Tablet adventures: Using my TF700 as a second monitor with AirDisplay

UPDATE 2012-07-29: Hmm, I’m getting some weird mouse behaviour after disconnecting from AirDisplay. I’ll look into this some more tomorrow.

Multiple monitors are great for productivity. You can see more of what you’re working on. You don’t have to switch between applications. You don’t have to remember snippets as you move from window to window. I want to work with multiple monitors, but I don’t want to be confined to the desktop downstairs, or to take up valuable kitchen table space with an LCD.

At 1920×1200, the Asus Infinity TF700 tablet has a higher resolution than my laptop (Lenovo X220 tablet, 1366×768). The Air Display app ($4.99 in Google Play) makes it easy to set up a tablet as a second monitor for your Mac or Windows computer if they’re on the same wireless network.

I installed the app on my tablet, installed the PC version on my laptop, restarted my computer, and set up the connection. Now I can drag windows over or use keyboard shortcuts to move my windows to the tablet. I can touch the tablet to interact with my computer, although the hardware keyboard on my dock doesn’t work. The display has some lag, but it’s useful enough for reading references or checking websites.

Air Display sets my laptop’s graphics scheme to Windows Basic, which removes a lot of the fancy visual effects that Windows uses to make things prettier. It’s a small price to pay for the ease and portability of having a second monitor.

DSC_3376image

Air Display (Android, $9.99 $4.99)  – Looks like they increased the price!
Air Display from the App Store ($9.99) – for the iPad

  • http://baonkobento.wordpress.com Patricia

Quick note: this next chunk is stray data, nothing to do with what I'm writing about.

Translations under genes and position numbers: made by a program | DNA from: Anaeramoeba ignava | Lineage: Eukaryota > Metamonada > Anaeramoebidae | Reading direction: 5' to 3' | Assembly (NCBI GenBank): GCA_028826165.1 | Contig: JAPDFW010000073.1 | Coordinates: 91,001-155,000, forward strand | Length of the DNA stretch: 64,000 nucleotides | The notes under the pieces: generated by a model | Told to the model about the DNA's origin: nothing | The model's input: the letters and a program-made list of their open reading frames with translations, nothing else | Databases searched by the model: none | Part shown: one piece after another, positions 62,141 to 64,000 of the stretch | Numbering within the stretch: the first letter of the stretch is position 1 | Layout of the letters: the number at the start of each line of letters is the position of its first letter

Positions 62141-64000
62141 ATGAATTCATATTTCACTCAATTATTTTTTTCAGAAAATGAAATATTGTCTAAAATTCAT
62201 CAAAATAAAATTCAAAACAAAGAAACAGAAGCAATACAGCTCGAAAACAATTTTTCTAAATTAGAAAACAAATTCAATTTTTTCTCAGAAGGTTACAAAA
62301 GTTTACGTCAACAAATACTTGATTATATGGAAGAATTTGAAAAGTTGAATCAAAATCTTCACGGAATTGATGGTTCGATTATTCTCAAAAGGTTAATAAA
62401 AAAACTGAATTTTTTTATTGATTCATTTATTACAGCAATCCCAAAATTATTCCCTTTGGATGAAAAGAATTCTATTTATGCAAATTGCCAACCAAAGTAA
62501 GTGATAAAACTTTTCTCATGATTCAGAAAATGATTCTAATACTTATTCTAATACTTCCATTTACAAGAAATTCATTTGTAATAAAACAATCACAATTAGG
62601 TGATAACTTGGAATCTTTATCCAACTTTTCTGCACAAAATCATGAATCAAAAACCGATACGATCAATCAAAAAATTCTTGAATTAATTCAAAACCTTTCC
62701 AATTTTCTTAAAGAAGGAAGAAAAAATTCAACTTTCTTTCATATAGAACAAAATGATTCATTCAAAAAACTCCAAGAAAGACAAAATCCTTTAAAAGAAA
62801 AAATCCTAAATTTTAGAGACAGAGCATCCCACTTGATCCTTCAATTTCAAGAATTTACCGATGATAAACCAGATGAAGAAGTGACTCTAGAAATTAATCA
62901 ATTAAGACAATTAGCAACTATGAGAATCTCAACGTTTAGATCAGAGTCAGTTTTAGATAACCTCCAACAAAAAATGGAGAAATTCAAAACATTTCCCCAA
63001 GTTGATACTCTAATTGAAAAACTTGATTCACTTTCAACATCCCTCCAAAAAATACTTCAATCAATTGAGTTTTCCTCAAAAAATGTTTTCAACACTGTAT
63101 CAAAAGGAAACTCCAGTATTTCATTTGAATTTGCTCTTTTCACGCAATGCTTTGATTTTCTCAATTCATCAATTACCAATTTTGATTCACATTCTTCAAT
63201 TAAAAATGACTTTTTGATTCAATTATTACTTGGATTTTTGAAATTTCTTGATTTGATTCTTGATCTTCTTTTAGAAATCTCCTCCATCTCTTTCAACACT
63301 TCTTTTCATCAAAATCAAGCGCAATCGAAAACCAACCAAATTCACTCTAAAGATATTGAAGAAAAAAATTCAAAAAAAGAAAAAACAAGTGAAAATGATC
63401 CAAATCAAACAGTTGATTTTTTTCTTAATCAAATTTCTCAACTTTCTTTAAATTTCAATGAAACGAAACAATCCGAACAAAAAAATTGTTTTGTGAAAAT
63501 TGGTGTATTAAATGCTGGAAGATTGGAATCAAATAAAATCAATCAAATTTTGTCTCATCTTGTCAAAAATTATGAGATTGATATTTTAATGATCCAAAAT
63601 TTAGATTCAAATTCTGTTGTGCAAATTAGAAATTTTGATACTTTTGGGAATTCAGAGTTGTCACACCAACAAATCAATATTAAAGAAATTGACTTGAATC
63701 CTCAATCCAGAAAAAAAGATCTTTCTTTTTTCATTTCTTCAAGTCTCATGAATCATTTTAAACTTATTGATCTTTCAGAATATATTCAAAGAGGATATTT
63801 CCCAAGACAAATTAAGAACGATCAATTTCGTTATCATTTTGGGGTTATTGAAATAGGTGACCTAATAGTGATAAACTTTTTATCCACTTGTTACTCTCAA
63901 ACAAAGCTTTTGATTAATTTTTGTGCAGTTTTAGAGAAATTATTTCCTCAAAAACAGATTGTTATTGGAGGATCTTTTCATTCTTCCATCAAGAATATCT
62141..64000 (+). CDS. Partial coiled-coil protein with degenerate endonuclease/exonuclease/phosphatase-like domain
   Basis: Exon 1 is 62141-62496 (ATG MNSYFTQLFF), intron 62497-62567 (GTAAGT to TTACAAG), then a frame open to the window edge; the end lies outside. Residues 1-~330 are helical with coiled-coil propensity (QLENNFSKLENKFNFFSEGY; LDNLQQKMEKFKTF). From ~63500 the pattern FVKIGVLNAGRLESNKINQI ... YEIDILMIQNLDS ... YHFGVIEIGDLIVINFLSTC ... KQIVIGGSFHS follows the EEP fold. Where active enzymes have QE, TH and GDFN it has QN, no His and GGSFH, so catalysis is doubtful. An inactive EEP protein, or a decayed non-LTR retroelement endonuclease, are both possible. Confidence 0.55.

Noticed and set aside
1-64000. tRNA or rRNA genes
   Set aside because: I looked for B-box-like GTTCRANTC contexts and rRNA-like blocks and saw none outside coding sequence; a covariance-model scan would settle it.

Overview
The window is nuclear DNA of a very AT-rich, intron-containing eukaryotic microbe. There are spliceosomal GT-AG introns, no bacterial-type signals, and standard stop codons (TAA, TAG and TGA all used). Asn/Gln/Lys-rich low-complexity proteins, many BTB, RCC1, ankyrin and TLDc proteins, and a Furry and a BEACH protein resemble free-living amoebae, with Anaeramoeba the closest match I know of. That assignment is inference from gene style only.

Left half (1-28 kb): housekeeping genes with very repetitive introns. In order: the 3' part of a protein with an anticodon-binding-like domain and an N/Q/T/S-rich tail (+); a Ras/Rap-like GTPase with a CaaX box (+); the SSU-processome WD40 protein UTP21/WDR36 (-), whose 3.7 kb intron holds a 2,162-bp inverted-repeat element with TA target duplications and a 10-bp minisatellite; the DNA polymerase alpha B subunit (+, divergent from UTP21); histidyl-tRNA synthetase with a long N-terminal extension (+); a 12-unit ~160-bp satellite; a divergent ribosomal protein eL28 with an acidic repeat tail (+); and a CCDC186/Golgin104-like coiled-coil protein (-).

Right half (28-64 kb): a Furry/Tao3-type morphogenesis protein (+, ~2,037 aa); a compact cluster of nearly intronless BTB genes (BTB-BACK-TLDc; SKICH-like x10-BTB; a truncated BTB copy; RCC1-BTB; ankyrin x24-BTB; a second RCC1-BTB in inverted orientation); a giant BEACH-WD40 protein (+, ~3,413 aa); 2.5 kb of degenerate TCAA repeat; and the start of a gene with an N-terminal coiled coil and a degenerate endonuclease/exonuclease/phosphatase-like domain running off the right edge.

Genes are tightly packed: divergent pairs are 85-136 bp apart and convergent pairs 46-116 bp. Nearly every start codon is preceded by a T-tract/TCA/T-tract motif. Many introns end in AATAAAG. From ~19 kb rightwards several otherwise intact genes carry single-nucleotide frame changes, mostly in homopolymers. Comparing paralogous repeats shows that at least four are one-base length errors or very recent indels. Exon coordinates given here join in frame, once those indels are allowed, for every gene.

Having multiple monitors is so convenient! I’ve never thought just how much it can boost productivity until I got hired by my current company and having multiple monitors is the norm. I like the fact that it’s possible to do that with non-desktop devices. Technology is pretty cool!

  • hmw

    Hi,

    I used multi monitor setups years ago doing CAD work. That is IMO a good use case for multi monitor setups. But for general purpose use? Currently I use about 32 virtual desktops, that can easily be switched via keyboard shortcuts. That allows me to see everything I need to see without moving my head or my eyes (for the same reason lines of text or code shouldn’t be too long). Furthermore I can group applications and place them on different virtual desktops. I always had the feeling that multi monitor setups are a thing one find primarily in the windos environment, perhaps it’s uncommon to find virtual desktops there?

    Regards
    hmw

  • Kickaha

    Multi-monitor for general use is a must have. Only an fool would not acknowledge that more actual screen space (real estate) is more useful. For years I have demanded dual monitors from my employers and converted them to this super productive setup. Virtual desktops are a nice tool as well but they pale in comparison to the intuitiveness of actual screen real estate. I’m amazed that someone finds it easier to use a keyboard then their eyes.

  • hmw

    Hello,

    I like being a fool ;). Anyways, I still fail to see why a multi monitor setup should be superior to virtual desktops for general purpose use. Keep in mind that you not only have to use your eyes, you have to move your head, find the bit of information you look for on the other screen, refocus your eyes, etc.

    Regards
    hmw

  • http://sachachua.com Sacha Chua

    hmw: I’ve used VirtuaWin for virtual desktops on Windows before. It’s a great tool, and virtual desktops are pretty handy. I like multiple monitors for screen real estate (I’m usually working on a laptop, so relatively low resolution), notifications, and taking advantage of peripheral vision. ;)